Okay. So... why is this odd? This doesn't strike me as being one of the "wacky and offbeat" stories that you'd expect to be labeled as "Odd." I've never understood how this determination is made, and I've come to believe that it sometimes trivializes important stories. Ms. Balogh set out to prove that the only thing that prevents illegal voter registration is personal honesty - and as far as I'm concerned, she's done that. That seems a little more serious than women mowing laws in bikinis, or a retiree squabbling with a subdivision over the fake palm trees in his backyard.
I'm also somewhat impressed that we haven't seen some sort of organized, high-profile Republican or otherwise conservative push to make changes. After all, the political Right has been raising Cain over voter fraud up one side and down the other, to the point that many have speculated that the scandal over the firing of United States Attorneys was predicated on failures to more aggressively pursue alleged Democratic cheating. But when a clear example of a sloppily written registration law practically falls into their laps out of a clear blue sky, nothing...
Wednesday, September 5, 2007
If there is anything else as reliable as death and taxes, it's that politics is strange. Senator Larry Craig (R - Idaho) seems to be trying to pull out of his nose dive before impact, and is now hinting that he might undo his announced resignation from the Senate, and fight to overturn his guilty plea to a disorderly conduct charge in Minnesota. Given my understanding of this hullabaloo, there's the idea in the public that Senator Craig's actions up until this point indicate that he could very well be a closet homosexual. Therefore there could be some value in seeking to shed that label by fighting, either until victory, or until the bitter end. Personally, I don't think that it will work. It's going to take a lot more than that (say, divine intervention) to get people to give up that idea - in large part because so many people want to believe it - and one would think that someone with the savvy to be elected to the United States Senate would be bright enough to understand that. Senator Arlen Specter's (R - Pennsylvania) comments notwithstanding, it's unlikely that at this point even an acquittal in a jury trail would "exonerate" Senator Craig. After all, remember how well that worked for O. J. Simpson. The legal system can say whatever it wants, but the Court of Public Opinion has already handed down a verdict, and the best that Senator Craig can really hope for is to have been considered to have "beaten the rap." Which, of course, won't do much to placate Senate Republicans, who are trying desperately to burnish their collective reputation as the 2008 election cycle grinds on.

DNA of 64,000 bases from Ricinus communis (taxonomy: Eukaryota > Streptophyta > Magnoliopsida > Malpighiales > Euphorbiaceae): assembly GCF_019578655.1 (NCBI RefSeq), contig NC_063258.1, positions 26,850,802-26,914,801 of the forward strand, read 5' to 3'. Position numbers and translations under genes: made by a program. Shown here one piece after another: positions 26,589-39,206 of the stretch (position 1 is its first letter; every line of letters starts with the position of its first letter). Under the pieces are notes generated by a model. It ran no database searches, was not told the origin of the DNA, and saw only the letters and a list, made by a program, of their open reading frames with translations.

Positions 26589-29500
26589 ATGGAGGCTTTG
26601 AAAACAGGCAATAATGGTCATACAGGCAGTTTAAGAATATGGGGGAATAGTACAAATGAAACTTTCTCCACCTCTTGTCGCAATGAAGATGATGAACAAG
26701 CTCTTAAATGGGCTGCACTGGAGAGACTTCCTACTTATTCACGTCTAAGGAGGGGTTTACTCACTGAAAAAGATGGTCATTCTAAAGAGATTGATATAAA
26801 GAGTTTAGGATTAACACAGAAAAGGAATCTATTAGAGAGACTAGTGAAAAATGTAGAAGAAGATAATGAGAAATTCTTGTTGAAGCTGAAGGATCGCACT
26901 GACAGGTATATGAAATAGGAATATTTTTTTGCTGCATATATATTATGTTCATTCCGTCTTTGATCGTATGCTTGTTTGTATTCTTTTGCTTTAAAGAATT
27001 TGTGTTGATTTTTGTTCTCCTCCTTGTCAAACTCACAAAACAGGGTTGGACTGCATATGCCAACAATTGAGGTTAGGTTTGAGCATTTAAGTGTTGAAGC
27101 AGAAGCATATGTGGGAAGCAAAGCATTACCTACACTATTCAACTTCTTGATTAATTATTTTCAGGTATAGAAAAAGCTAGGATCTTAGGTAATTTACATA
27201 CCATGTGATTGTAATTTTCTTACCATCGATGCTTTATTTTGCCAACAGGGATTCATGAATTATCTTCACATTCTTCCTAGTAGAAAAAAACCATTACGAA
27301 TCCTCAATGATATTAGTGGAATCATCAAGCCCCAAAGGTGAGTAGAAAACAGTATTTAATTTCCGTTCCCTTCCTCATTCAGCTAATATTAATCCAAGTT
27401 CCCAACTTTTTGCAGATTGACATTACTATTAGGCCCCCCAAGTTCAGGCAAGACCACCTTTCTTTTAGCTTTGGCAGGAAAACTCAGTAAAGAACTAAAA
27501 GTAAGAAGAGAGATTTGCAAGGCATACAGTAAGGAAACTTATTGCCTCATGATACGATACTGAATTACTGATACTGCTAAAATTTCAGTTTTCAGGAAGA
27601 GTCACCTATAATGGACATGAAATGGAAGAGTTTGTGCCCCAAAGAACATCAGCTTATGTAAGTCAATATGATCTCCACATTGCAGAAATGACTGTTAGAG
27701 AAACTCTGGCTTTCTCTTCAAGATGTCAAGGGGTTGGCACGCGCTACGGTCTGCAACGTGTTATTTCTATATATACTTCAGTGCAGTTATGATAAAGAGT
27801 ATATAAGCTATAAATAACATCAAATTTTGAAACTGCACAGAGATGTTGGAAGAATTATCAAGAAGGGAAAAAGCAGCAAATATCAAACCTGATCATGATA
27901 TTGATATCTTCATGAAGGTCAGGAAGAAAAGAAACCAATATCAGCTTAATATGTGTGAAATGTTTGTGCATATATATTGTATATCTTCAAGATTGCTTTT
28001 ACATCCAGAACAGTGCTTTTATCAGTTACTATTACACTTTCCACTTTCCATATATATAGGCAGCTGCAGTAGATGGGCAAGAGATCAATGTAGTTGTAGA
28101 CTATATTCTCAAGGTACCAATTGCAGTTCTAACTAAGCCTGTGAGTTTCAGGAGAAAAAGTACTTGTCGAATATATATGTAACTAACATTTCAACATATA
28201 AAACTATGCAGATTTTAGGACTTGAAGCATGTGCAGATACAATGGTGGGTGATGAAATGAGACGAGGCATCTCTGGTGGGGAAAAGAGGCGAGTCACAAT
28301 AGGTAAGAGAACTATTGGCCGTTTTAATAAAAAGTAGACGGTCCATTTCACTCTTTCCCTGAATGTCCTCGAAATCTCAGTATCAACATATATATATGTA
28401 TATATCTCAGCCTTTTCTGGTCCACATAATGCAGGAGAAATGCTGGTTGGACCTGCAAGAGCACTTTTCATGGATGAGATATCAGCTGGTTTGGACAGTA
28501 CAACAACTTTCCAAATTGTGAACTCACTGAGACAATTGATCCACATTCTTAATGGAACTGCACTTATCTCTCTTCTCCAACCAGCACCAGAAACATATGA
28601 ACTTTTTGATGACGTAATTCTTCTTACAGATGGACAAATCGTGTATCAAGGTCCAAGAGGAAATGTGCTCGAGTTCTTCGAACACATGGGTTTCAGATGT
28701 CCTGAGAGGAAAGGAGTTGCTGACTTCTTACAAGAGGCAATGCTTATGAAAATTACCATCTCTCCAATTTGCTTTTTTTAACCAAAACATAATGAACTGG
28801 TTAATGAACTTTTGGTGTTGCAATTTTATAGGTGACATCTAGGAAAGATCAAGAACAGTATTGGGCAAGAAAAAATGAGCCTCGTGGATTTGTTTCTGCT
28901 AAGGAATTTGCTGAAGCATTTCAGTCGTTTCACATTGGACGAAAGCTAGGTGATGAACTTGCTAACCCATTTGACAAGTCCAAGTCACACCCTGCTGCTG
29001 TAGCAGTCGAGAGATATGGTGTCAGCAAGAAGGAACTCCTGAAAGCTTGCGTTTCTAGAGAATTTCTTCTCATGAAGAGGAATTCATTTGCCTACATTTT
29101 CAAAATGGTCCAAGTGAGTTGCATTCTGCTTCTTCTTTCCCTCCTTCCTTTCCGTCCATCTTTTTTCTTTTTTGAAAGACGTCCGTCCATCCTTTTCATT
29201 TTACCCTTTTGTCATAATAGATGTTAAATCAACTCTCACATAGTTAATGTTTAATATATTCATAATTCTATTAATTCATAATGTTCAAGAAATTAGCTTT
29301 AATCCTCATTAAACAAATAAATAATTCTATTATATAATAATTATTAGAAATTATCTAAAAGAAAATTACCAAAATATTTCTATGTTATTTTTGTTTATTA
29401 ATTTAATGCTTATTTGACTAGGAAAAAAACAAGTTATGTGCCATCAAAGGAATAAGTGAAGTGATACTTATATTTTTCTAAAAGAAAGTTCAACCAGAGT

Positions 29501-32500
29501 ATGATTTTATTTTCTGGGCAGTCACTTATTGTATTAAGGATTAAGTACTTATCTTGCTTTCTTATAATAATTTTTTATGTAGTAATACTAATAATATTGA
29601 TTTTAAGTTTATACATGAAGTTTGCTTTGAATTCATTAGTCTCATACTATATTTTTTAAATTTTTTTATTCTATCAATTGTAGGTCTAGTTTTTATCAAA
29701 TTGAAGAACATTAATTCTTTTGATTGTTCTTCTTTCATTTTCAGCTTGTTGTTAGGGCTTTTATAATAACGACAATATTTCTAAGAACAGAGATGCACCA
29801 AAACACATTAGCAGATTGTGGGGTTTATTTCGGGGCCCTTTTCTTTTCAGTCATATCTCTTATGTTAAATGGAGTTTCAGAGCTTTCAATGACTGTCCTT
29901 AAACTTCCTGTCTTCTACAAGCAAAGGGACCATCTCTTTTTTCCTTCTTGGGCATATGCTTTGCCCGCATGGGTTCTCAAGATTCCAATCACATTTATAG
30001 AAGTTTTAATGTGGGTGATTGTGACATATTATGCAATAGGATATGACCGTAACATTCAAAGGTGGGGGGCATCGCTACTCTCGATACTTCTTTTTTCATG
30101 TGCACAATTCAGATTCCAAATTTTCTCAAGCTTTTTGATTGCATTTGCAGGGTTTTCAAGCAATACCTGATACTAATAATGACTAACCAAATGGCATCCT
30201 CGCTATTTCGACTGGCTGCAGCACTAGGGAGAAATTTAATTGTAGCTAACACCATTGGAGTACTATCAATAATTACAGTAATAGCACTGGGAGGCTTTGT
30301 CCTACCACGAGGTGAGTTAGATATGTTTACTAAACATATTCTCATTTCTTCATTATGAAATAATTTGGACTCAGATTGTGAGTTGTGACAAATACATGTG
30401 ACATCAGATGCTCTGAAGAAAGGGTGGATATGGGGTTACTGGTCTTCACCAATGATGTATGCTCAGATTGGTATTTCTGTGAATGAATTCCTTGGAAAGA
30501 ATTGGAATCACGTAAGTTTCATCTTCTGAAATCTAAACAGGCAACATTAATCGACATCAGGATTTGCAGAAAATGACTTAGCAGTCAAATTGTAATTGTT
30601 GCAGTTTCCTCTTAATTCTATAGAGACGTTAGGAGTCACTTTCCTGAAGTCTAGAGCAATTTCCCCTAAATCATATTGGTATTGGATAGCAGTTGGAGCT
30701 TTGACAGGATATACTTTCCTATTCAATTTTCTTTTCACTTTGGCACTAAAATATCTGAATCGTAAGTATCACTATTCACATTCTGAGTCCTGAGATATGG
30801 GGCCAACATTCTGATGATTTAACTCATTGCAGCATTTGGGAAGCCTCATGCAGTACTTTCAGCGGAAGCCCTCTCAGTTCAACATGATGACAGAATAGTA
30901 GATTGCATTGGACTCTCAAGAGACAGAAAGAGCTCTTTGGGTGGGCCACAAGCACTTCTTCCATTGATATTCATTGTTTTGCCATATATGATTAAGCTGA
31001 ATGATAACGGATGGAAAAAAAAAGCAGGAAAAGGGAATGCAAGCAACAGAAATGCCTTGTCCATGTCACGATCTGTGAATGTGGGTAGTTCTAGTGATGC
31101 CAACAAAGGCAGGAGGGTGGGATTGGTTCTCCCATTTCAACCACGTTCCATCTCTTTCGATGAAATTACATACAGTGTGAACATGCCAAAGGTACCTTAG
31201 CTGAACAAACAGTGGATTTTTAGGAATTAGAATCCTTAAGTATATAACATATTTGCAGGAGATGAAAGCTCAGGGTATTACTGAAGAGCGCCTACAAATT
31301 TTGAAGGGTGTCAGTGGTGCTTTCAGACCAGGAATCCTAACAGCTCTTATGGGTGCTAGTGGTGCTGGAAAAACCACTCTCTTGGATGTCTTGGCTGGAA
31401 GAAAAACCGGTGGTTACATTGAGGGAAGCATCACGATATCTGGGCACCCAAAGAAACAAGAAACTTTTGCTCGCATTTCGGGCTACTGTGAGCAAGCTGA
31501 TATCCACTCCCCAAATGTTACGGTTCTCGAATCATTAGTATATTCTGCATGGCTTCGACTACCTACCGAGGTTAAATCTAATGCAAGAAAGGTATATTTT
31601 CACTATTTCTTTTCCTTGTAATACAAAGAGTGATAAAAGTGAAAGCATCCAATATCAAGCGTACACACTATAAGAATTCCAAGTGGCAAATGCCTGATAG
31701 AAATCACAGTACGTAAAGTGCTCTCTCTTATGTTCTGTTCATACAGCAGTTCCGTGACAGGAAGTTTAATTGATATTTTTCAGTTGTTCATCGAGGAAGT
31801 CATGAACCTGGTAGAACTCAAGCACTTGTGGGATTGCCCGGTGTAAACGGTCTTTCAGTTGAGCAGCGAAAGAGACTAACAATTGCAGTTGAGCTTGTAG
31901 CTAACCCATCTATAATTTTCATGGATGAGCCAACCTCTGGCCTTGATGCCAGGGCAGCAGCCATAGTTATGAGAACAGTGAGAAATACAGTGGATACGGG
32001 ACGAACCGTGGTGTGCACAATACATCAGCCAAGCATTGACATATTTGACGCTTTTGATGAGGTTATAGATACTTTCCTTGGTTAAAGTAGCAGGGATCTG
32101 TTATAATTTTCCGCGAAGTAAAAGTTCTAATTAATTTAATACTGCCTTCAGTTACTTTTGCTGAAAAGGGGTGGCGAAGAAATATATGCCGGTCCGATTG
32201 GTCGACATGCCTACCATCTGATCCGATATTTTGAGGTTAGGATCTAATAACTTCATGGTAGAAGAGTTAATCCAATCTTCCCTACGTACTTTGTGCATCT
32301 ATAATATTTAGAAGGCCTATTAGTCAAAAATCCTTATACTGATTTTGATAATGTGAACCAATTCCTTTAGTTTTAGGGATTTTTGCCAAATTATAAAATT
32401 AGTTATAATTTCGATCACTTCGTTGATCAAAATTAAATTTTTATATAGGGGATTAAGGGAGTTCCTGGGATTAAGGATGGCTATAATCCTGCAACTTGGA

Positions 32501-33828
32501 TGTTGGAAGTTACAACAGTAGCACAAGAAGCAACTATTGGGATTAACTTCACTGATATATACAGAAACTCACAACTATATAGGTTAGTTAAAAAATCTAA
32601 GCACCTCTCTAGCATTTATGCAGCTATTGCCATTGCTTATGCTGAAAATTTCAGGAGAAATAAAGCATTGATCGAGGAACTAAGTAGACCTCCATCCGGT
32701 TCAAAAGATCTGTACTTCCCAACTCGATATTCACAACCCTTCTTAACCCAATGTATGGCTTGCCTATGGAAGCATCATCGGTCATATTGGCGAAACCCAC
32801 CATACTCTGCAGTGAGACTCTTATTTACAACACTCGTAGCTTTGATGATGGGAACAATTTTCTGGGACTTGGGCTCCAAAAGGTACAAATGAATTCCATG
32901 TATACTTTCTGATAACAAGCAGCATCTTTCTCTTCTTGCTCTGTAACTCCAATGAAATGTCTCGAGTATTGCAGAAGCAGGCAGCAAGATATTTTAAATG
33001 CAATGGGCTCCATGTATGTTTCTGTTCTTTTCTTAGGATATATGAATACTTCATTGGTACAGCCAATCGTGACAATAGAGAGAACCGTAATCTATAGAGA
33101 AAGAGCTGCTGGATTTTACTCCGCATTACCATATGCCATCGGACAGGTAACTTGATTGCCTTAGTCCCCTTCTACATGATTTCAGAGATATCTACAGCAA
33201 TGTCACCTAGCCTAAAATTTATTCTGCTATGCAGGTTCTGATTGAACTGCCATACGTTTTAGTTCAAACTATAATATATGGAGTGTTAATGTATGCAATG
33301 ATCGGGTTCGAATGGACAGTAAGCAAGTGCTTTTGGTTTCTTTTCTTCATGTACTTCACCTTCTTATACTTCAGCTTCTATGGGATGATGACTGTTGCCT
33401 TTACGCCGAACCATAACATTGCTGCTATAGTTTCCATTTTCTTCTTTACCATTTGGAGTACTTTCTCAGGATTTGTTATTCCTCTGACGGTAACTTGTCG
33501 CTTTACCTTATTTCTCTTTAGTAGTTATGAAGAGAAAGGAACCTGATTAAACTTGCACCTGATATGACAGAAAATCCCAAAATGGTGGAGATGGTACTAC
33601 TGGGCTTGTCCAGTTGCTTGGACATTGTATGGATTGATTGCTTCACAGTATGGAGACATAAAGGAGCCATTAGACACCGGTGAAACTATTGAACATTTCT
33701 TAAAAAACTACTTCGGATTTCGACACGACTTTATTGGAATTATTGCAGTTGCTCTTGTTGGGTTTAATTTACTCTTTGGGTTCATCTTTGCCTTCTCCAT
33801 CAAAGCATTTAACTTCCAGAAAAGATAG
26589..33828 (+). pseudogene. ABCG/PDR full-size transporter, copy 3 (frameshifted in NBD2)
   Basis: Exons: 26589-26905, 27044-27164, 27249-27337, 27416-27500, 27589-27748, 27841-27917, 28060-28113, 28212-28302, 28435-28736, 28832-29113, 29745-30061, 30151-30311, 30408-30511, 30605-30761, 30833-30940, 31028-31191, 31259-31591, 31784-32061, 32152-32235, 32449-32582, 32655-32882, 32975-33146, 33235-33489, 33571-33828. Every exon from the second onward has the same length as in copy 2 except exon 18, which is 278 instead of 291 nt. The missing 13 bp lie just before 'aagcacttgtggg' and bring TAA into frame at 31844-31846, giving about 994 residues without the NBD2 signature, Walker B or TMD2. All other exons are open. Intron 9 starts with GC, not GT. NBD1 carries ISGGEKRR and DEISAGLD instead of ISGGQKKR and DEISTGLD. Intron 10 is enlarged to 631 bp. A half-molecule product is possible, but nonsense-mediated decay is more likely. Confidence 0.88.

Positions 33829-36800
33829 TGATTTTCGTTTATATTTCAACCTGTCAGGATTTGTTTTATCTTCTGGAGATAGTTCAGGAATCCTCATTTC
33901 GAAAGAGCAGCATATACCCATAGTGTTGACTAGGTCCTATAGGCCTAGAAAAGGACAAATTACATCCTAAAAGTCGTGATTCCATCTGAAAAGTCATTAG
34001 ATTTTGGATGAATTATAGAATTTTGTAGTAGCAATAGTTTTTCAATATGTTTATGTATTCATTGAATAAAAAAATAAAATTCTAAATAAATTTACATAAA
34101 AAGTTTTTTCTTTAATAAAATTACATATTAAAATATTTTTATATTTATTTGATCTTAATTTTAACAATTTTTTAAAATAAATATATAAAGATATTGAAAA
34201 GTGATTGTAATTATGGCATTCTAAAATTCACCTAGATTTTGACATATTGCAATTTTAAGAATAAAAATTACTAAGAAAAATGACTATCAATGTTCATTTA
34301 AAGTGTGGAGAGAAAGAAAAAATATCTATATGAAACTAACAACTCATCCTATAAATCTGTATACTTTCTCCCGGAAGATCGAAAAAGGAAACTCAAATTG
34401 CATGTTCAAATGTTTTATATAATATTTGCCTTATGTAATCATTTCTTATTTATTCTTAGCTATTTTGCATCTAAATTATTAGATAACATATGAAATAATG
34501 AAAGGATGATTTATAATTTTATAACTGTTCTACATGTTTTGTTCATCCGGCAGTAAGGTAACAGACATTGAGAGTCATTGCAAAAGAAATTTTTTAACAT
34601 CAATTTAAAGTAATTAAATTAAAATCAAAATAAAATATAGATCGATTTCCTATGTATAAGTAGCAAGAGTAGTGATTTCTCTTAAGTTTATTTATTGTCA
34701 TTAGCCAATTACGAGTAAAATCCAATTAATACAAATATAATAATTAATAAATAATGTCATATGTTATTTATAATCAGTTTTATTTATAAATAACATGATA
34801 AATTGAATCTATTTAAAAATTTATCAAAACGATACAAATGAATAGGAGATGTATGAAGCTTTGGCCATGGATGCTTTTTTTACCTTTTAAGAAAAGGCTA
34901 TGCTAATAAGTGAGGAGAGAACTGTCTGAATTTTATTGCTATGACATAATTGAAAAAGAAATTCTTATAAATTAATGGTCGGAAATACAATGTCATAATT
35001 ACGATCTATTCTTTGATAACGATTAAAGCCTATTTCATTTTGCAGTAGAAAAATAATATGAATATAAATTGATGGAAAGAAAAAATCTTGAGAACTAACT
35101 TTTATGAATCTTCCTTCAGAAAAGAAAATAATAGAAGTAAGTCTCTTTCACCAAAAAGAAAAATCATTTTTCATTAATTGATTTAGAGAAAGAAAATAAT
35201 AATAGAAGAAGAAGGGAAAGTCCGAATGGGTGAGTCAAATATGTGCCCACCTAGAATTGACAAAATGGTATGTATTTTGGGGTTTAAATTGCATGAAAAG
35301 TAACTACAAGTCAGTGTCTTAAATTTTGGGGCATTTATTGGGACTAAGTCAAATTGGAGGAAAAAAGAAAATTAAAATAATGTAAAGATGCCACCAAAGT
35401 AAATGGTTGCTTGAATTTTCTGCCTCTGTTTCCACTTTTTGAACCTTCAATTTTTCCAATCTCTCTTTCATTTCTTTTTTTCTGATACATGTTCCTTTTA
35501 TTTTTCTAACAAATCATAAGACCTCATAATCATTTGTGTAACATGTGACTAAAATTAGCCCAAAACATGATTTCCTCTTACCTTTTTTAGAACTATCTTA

Tuesday, September 4, 2007
Just in case you were inclined to forget that anything that actually tastes good is bad for you (when eaten by the double-handsful), it looks like researchers in Denver may have found a man who may have damaged his lungs from being: "a heavy, daily consumer of butter-flavored microwave popcorn."
In other news, several Denver residents were trampled to death by personal-injury lawyers beating a path to the researchers' door.